By Elizabeth Neal Pitman and Ashley L. Thomas
The U.S. Department of Health and Human Services’ (HHS) Office for Civil Rights (OCR) recently published a Proposed Rule proposing amendments to the Health Insurance Portability and Accountability Act (HIPAA) Privacy Rule to strengthen privacy protections for reproductive health information. According to OCR, the Proposed Rule is intended to strengthen patient-provider confidentiality and facilitate full exchange of healthcare information between healthcare providers and patients.
As a result of certain state laws passed and pending following the Dobbs v. Jackson Women’s Health Organization decision, there have been growing concerns that law enforcement and others are increasingly likely to request protected health information (PHI) from healthcare providers and others, such as technology vendors, for use against individuals, healthcare providers and others, solely because such persons sought, obtained, provided or facilitated lawful reproductive healthcare services. Developments in the aftermath of Dobbs have made information related to reproductive healthcare more likely to be of interest for punitive non-healthcare purposes. Furthermore, OCR believes that additional privacy protection would reduce the risks that medical records relating to legal reproductive healthcare would be inaccurate or incomplete.
OCR has determined, in accordance with other federal agencies, that information about reproductive healthcare is particularly sensitive and requires heighted protections, similar to the nature and treatment of mental healthcare in psychotherapy notes. OCR acknowledges, that in most cases, information about an individual’s reproductive healthcare includes the kind of highly sensitive information that patients would be reluctant to share if they knew it could be disclosed and used against them, thus leading to inaccurate and incomplete medical records.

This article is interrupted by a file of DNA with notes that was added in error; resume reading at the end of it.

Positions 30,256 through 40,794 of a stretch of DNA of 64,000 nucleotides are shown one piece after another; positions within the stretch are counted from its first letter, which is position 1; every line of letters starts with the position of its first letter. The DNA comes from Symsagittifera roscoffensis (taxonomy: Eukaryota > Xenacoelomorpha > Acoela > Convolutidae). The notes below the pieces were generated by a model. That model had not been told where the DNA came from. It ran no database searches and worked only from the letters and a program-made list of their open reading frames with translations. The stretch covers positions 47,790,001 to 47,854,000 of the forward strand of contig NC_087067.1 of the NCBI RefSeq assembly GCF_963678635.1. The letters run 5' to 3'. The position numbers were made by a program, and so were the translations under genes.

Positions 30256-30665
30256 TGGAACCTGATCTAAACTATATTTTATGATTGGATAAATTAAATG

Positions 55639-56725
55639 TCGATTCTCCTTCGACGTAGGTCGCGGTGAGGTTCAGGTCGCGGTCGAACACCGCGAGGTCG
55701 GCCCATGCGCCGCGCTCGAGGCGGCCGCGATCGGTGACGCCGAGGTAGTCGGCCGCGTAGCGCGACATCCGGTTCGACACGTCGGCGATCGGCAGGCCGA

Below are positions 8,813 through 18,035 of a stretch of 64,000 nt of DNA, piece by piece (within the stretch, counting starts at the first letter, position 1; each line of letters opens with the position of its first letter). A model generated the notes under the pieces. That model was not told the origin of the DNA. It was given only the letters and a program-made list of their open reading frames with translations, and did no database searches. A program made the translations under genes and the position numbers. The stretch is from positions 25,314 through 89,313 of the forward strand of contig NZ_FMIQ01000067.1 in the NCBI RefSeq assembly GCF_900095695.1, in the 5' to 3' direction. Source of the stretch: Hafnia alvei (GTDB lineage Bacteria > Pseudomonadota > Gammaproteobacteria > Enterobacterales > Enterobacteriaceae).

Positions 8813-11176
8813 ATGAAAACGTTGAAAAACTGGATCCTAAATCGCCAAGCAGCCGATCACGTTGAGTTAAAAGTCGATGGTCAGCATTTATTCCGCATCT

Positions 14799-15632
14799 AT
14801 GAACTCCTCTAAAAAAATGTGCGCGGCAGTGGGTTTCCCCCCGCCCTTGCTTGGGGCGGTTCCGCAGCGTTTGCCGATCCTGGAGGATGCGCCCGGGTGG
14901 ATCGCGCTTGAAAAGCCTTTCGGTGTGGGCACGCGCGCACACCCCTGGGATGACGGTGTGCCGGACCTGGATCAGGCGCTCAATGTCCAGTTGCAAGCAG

OCR set out a proposed definition for reproductive health information (RHI), as a subset of PHI, but recognized the need to establish a shield against certain uses of RHI rather than creating a protected category of information. The proposed restrictions on disclosure are purpose-based as opposed to category-based.
OCR intends to interpret “reproductive healthcare” to include, but not be limited to:
contraception, including emergency contraception
pregnancy-related healthcare, including but not limited to miscarriage management, molar or ectopic pregnancy treatment, pregnancy termination, pregnancy screening, products related to pregnancy, prenatal care and similar or related care
fertility- or infertility-related healthcare
other types of care, services or supplies used for the diagnosis and treatment of conditions related to the reproductive system
Disclosures of RHI
Under the Proposed Rule, disclosures of PHI would be prohibited when RHI is sought for the purpose of conducting a criminal, civil or administrative investigation into or proceeding against an individual, a healthcare provider or other person in connection with seeking, obtaining, providing or facilitating reproductive healthcare that 1) is provided outside of the state where the investigation or proceeding is authorized and where such healthcare is lawfully provided, 2) is protected, required or authorized by federal law, regardless of the state in which such healthcare is provided, or 3) is provided in the state in which the investigation or proceeding is authorized and that is permitted by the law of that state.